The Intergovernmental Panel on Climate Change (IPCC), the most authoritative scientific body advancing knowledge on climate science, has in its recent Sixth Assessment Report (AR6) pronounced Code Red on climate change. For those following the scientific literature on climate change, the conclusions do not necessarily come as a surprise. Every Assessment Report has, with greater certainty, established anthropogenic climate change and, with greater urgency, advocated for scaled-up action on climate change.
There is enough evidence on growing climate impacts. The focus must now be on transformative on-ground actions.
The priorities of policymakers for action are consistently shaped by contestations in the discursive and material arenas on any policy-relevant issue. In the discursive arena, the predominant contestations are between ideas, ideologies, and normative questions of whether to act or not, should we move forward on acknowledging a priority, and at what speed. We see all these questions playing out in the context of climate change, domestically as well as internationally. The IPCC report and the current discussions on whether India should achieve Net Zero, and when, are both instances where the discursive arena have been dominating discussions on climate policies and politics.
Such contestations can continue to toil and exhaust themselves in their own energy. In some cases, the exclusive focus on the discursive arena has the potential to delay action in the material arena – on the realpolitik of action. Especially when we are dealing in capacity-constrained environments where the same set of limited actors play a dominant role in both the material and discursive arenas. However, for those who are already suffering the impacts of climate change, what matters is the contestation on the here and now of the real world. Their lives depend on the messy processes and politics of decision-making and the real challenge of finding solutions that make a telling difference in their lives. Those ideas and models must be developed, pilot tested, and then scaled up with the urgency which the IPCC report demands.
Implement climate plans in a cooperative approach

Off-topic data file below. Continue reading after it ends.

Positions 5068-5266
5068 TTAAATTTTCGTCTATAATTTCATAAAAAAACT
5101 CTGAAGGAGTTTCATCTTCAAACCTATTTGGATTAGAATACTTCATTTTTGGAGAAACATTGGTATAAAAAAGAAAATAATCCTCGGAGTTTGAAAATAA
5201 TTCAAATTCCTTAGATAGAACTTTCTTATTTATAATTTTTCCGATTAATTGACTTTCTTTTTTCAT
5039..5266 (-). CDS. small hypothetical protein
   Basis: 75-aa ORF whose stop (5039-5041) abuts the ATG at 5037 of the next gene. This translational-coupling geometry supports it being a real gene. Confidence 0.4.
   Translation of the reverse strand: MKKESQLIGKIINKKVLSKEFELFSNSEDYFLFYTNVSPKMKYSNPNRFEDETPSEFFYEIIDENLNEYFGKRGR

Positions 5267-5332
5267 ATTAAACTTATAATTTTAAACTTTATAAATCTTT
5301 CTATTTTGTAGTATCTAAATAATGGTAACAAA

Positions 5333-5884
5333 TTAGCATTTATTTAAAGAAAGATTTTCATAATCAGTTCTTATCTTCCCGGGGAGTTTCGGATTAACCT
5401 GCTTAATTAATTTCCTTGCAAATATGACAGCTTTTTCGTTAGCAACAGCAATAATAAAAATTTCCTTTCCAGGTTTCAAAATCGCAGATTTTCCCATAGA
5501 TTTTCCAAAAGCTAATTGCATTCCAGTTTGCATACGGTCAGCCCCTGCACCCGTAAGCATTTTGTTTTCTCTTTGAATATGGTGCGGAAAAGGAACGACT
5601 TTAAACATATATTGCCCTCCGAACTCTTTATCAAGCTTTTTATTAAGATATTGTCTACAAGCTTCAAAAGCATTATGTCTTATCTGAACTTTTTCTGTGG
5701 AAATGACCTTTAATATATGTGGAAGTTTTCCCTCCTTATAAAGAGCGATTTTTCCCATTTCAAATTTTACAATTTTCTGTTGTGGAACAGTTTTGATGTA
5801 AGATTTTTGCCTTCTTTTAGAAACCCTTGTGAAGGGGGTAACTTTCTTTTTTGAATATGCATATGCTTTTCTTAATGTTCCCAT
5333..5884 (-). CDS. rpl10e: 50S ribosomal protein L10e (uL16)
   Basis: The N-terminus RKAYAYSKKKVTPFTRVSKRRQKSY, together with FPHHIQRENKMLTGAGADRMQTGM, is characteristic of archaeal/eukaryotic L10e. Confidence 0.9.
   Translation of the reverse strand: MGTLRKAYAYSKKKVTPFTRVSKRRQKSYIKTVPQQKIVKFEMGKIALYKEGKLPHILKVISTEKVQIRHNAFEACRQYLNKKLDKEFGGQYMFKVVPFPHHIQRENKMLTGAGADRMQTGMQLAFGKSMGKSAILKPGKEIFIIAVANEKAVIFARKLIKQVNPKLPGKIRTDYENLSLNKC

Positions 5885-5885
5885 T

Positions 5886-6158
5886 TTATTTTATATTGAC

Take the example of the implementation of the flagship instrument of domestic climate policy at the sub-national level, the State Action Plan on Climate Change (SAPCC). With the latest revisions of the SAPCCs, we now have a policy document and action plan which is ready to be implemented in a mission mode. Such implementation has the potential of making a transformative change in the lives of the most vulnerable at the state level. The possibilities are immense. Having been involved in the development of eighteen and revision of seven action plans, we believe what is needed is embedding the implementation of the SAPCC with the local action plans at the village, block, and district levels. This requires the allocation of administrative and financial resources by the state governments and the involvement of local governance structures.
However, such alliances would not be formed automatically. They would need a conductor, a convenor with adequate convening power with requisite administrative and financial muscle which has been missing thus far. As a result, even well-crafted SAPCCs have not been implemented effectively. The recent announcement by the Government of Tamil Nadu to establish a State Mission for the Implementation of Climate Change takes this challenge head-on and is a step in the right direction. In our cooperation with the Government of Uttar Pradesh, there is a similar desire for taking the SAPCCs to the Panchayat as well as the village development committees. And to facilitate this process train PRI officials to ask the right questions and channelise resources for enhanced resilience for their communities. There are many other such efforts taking place in other states around the country. We need to evaluate these positive efforts, share experiences, and scale them up or scale them out.
It is all very well to generate more evidence that anthropogenic climate change is real and demands urgent attention. But equally urgent, if not more, are the needs of action benefiting communities at risk or already suffering climate change.
For that, we would need all hands on the deck, especially the support of those in favour of transformative climate action on the ground. We would need evidence to not only engage with why we need to act on climate now but on who will act and when and also the financial and human resource support is required to move the action forward. For that, we would need detailed action plans, standard operating procedures which will emerge as soon as there are funds and functionaries allocated to back such action. Such efforts have already been initiated in certain areas, notably in renewable energy, but now need to be broad-based especially on mainstreaming climate action at the district, city, and panchayat level.
The real messy politics of day-to-day implementation can then inform the next steps and potentially create fertile ground for the emergence of alliances for transformative change. We will also learn about the challenges of implementation on the way and not only debate emerging evidence for action. We should move in that direction at the earliest – Code Red beckons us.
About the author: Dr. Ashish Chaturvedi is Director-Climate Change and Circular Economy at the German Agency for International Cooperation, GIZ, India.
(Disclaimer: Views expressed in the article are personal)